The active essay writing initiative

Earlier this summer, Dr Wendy Garnham was one of the “torch-bearer” in the virtual torch relay event organised by AdvanceHE.

In the spirit of the Olympic Games, Wendy joined colleagues across the globe to celebrate best practice examples of assessment methods and how they overcame a very challenging year.

The project was part of the Connect Benefit series, which celebrates HE sector colleagues’ ingenuity, resilience and empathy to adapt to the changes in teaching, learning and assessment during the pandemic.

In spring, AdvanceHE invited academics to share examples of assessment practices they had introduced in response to covid-19. The purpose was to examine the different challenges academics faced to adapt their assessment methods for remote, hybrid or occasionally socially distanced in-person delivery. They then selected 89 best practice examples, which they are now publishing.

Later in July, AdvanceHE uploaded two to three contributions (short videos, posters, text documents) a day to an interactive map, where people could follow the torch’s journey across 21 countries.

Wendy’s video was published on 23 July, and we have now included it in this post with a complete transcription (automatic caption is not very accurate). It’s a brief presentation of the innovative essay writing assessment method that Wendy and Dr Heather Taylor use in our psychology foundation modules:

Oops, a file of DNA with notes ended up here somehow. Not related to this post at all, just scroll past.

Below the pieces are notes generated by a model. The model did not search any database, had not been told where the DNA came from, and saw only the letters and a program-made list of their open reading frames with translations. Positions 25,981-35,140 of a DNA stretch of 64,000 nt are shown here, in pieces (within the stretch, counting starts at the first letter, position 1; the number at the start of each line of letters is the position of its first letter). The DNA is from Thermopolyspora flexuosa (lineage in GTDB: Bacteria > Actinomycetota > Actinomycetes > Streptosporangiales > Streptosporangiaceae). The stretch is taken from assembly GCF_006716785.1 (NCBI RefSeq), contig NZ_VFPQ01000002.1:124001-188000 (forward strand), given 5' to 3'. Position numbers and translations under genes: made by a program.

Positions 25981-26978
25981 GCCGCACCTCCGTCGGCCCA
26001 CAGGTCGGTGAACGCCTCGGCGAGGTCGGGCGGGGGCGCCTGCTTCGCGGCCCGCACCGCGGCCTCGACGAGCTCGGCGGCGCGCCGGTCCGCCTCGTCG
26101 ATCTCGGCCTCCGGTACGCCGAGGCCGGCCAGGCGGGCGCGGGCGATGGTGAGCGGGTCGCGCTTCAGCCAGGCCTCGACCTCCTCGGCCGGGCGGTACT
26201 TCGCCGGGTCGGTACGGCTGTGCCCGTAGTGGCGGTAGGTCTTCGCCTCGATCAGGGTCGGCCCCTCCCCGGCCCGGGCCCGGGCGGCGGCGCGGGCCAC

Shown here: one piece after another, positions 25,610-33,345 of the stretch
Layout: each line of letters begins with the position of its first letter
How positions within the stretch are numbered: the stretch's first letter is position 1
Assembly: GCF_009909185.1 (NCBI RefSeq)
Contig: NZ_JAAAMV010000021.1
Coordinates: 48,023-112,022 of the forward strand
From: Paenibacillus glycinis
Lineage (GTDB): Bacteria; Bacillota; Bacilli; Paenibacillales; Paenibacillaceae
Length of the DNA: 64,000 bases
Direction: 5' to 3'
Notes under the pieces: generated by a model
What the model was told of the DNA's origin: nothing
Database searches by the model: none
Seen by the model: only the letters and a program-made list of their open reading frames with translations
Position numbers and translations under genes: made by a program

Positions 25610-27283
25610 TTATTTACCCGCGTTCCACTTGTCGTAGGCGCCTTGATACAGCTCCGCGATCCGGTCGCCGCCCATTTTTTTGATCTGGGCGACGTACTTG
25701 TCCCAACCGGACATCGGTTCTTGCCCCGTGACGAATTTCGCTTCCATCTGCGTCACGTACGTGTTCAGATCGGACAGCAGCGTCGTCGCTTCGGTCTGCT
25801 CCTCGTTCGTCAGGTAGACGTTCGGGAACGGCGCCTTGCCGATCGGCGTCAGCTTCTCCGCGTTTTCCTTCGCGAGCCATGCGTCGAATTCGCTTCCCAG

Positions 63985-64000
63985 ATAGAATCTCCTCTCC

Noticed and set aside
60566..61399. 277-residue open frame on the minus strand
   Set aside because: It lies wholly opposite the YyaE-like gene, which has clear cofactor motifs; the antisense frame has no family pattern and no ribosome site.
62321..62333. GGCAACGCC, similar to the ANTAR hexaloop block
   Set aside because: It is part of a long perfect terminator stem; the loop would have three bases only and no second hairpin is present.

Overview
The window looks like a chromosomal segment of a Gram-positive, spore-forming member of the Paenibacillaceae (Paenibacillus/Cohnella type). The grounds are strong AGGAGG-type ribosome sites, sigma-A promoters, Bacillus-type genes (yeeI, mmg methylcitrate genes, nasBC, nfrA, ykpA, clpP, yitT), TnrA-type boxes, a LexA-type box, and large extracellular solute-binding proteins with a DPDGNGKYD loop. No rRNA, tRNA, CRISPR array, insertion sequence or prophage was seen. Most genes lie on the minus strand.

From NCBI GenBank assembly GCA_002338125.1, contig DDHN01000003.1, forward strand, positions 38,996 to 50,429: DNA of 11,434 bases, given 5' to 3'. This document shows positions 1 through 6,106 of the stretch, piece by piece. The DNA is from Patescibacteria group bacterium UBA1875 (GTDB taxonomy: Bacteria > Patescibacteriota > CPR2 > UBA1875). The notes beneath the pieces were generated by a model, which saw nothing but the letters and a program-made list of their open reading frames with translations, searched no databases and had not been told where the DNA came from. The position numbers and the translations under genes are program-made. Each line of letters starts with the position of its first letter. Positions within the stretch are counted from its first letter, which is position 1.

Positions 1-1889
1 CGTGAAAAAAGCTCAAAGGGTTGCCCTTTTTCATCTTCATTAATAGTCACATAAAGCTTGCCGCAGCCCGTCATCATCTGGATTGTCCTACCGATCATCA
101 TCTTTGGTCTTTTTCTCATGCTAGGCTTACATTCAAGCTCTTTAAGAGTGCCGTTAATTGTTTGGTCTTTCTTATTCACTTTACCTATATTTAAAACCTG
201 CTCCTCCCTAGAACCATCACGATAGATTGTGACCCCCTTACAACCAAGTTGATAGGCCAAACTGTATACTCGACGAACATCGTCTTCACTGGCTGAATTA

“Why is this cow relevant to my example of assessment? Because, as you may be aware, a cow is known to regurgitate cud as part of its normal digestive process. When faced with the task of writing an essay students often resort to regurgitating the lecture you gave them, telling you exactly what you told them. How dull! Not only that, but students often do this at the end of term, in a rather rushed fashion.

Active essay writing program rewards students for the process, as well as the end product. Using fortnightly tasks, starting with asking students to generate their own ideas about the question before they look at the academic literature, they document each stage of the process, using creative collages and digital tools.

Student feedback was positive, and wow! the essays were so much more interesting to mark. They were now thinking like kingfishers. Why kingfishers? You may not know this, but the kingfisher’s beak acted as the inspiration for an engineer to a Japanese rail company to solve a problem with high-speed trains. Innovation trumps regurgitation.

What is the moral of the story? Creativity and innovation can be fostered through effective assessment. It pays to be more like the kingfishers than to follow the example of the cow.”

As Wendy explains in the video, the assessment activity is divided into smaller two-weeks-long tasks. Each phase has an intriguing name such as ‘conversation collage’, ‘sling your hook’, ‘geographer’s dream’ and ‘painting a Rembrandt’, and they encourage students to think outside the box and come up with their own ideas for their essay questions.

The structured nature of the exercise helps students to develop their time management skills and reduces last-minute stress. And at the end of the process, they have a portfolio of materials that help lecturers identify weak points and provide helpful feedback. The results are better quality essays and fewer cases of plagiarism.

Dr Wendy Garnham is a Senior Lecturer in Psychology at the School of Psychology at the University of Sussex. She’s the Director of Student Experience for the Foundation Year programmes and the co-founder of the Active Learning Network.

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